Bellevue will hold a special election to fill a City Council vacancy created in March when Scott Houghtaling moved.
The council approved the election for Ward 1 after three tense months of deadlock and a raucous meeting Monday evening.
Dozens of residents had asked the council to get the matter resolved, and Secretary of State John Gale wrote a letter chastising the city for taking so long to decide on the next step.
The election will take place Oct. 15, according to the Sarpy County Election Commission.
According to state law, a mayor fills an open position with the consent of the City Council.
But three Bellevue council members blocked Mike Hall, Mayor Rita Sanders' appointee to the post, saying that another candidate, Dave Compton, had better qualifications.
Sanders and the council's other two members had voted down a special election proposed by the council members who had blocked Hall.
On Monday night, Sanders offered a different appointee, Bill Bonitz. The same three council members who opposed Hall — Don Preister, Carol Blood and Steve Knutson — also rejected Bonitz, saying the only correct course of action was an election.
Councilwoman Kathy Saniuk asked Preister, Blood and Knutson whether they would accept any appointee. They said no; they would only approve a special election. “I'd rather see the people make the choice,” Knutson said.
Blood said she would have accepted an appointee earlier, but now wants an election.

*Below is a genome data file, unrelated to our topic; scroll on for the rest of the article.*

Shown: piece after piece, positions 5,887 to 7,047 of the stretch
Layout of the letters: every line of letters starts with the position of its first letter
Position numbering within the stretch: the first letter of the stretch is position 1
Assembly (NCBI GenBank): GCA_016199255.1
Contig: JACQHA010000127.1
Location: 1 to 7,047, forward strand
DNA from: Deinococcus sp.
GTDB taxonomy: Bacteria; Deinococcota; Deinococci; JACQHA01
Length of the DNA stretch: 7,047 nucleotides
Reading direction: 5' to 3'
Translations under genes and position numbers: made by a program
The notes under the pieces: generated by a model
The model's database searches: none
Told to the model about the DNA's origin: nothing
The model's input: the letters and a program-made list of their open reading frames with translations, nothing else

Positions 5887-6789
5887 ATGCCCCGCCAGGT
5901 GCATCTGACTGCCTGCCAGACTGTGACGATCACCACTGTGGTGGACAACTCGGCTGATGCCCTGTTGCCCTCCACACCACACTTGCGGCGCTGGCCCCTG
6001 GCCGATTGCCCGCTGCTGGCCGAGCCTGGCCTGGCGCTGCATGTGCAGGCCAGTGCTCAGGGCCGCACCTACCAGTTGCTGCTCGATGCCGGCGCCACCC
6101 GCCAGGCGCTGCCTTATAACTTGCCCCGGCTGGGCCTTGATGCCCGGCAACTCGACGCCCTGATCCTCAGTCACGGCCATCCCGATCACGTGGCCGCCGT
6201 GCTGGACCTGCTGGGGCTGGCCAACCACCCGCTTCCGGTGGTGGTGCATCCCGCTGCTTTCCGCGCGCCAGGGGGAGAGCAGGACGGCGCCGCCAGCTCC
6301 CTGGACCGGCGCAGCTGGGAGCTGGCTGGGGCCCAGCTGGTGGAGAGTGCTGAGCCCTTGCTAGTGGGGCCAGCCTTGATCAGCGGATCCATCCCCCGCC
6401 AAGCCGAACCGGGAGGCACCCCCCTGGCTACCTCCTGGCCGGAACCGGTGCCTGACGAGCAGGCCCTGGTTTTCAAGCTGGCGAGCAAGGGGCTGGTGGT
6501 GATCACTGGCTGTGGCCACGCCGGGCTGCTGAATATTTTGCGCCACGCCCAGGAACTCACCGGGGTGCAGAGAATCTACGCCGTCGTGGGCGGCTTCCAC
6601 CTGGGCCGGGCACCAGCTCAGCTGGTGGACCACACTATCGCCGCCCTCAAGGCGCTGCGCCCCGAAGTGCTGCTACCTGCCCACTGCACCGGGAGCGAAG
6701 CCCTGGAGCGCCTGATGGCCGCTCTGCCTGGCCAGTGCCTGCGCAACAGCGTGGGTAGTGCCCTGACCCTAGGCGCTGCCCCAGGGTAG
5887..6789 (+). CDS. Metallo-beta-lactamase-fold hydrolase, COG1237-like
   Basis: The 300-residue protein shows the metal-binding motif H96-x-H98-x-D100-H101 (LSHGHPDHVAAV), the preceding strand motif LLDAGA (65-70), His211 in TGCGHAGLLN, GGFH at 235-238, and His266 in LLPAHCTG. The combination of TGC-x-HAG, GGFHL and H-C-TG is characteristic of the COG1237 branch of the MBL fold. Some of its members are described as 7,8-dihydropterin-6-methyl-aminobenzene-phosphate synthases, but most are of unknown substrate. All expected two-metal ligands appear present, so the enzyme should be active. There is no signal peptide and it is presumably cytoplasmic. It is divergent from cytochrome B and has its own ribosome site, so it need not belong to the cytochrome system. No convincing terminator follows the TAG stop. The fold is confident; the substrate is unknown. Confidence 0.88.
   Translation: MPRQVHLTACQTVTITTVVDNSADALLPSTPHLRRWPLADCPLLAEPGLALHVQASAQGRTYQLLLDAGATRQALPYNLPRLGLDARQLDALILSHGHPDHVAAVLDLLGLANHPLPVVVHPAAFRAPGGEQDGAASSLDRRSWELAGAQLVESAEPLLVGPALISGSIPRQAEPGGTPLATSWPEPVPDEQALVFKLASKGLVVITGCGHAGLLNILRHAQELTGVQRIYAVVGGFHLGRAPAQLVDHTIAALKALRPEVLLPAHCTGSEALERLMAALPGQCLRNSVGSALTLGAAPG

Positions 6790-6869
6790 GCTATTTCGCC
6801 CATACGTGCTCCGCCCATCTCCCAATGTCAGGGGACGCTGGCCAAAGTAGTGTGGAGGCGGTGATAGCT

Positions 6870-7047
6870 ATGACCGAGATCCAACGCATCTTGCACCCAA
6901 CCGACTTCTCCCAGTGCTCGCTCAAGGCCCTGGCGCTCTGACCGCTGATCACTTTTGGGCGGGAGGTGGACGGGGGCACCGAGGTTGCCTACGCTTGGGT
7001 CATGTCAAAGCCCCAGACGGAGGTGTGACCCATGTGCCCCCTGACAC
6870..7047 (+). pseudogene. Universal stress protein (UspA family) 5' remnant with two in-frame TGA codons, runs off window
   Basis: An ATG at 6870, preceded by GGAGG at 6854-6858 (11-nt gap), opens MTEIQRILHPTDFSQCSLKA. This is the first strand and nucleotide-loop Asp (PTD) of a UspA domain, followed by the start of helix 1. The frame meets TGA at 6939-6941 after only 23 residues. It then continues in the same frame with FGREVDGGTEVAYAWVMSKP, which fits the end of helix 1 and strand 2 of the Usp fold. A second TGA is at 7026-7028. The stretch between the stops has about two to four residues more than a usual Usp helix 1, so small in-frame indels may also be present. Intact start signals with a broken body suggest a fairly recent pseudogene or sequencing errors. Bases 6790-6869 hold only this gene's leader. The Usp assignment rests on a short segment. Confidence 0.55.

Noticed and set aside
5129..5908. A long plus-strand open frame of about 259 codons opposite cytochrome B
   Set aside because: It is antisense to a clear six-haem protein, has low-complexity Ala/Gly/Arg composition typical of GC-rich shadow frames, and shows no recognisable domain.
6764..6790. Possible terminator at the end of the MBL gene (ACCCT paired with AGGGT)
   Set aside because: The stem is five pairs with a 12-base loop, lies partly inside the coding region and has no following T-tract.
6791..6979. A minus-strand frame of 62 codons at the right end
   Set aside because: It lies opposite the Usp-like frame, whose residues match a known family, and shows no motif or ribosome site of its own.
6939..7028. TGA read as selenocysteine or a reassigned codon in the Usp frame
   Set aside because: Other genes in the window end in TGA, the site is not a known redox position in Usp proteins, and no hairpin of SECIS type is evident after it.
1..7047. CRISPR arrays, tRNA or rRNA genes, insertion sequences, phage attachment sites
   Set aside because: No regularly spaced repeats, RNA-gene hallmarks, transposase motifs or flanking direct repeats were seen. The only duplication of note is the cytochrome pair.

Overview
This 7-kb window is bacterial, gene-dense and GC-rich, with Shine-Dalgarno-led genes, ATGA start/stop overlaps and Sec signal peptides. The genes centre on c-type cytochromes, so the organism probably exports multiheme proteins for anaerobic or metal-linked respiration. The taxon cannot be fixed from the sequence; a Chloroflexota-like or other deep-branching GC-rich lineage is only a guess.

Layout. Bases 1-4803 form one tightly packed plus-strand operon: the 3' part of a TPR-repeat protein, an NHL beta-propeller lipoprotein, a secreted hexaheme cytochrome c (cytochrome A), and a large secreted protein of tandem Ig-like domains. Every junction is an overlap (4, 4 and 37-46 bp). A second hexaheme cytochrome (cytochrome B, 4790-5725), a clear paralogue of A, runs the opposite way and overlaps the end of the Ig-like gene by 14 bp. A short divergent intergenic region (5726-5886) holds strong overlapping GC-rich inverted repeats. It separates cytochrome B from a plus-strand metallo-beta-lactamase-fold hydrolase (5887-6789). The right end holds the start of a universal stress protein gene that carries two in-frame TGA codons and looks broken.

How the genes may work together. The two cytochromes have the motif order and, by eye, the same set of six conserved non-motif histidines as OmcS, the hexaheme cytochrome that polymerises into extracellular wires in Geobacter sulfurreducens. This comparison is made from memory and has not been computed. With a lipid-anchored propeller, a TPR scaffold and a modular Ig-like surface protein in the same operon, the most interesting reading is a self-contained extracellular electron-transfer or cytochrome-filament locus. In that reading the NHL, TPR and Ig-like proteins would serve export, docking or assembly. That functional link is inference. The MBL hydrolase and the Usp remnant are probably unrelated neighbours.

So Saniuk switched her earlier vote against a special election. Sanders also reversed course and approved the election, though she said she was unhappy about the cost.
The Sarpy County election commissioner has said the election will cost up to $10,000.
The added expense comes at a time when the city is trying to cut $5 million from next year's budget.
Councilman Paul Cook voted against the election.
Monday night's session occurred before a nearly full council chamber, and the audience expressed its displeasure with the group.
Former council member John Ott said Gale had admonished the council as a parent would admonish a child.
“I think he didn't just slap your hand, I think he flat-out slapped you on the bottom,” Ott said.
He urged the council to approve Bonitz's appointment.
Preister, council president, tried to say that Gale had supported the idea of a special election when he wrote “If it takes a special election, the Mayor and Council must expeditiously move forward with that special election without the need for a citizen's lawsuit.”
But people in the audience interrupted Preister by yelling, “No!”
Later, Saniuk read from Gale's press release: “The role of the council members is to provide a check on the appointment process to ensure that the appointee is qualified and suited for the position. It's not the role of the council to arbitrarily reject an appointee because they want a different candidate — one that more closely meets their political goals.”
At another point in the meeting, Councilwoman Blood argued with Chuck Fredrick, a former councilman and longtime council observer.
The mayor eventually used her gavel to stop the exchange and told Fredrick to leave the podium.
Fredrick, who applied for the vacant Ward 1 seat, had earlier contended that Sanders should appoint Steve Carmichael, who lost to Houghtaling in last year's election.
Fredrick left the podium, but only after telling Blood that he knows more people in Ward 1 than she does and that they agree with him.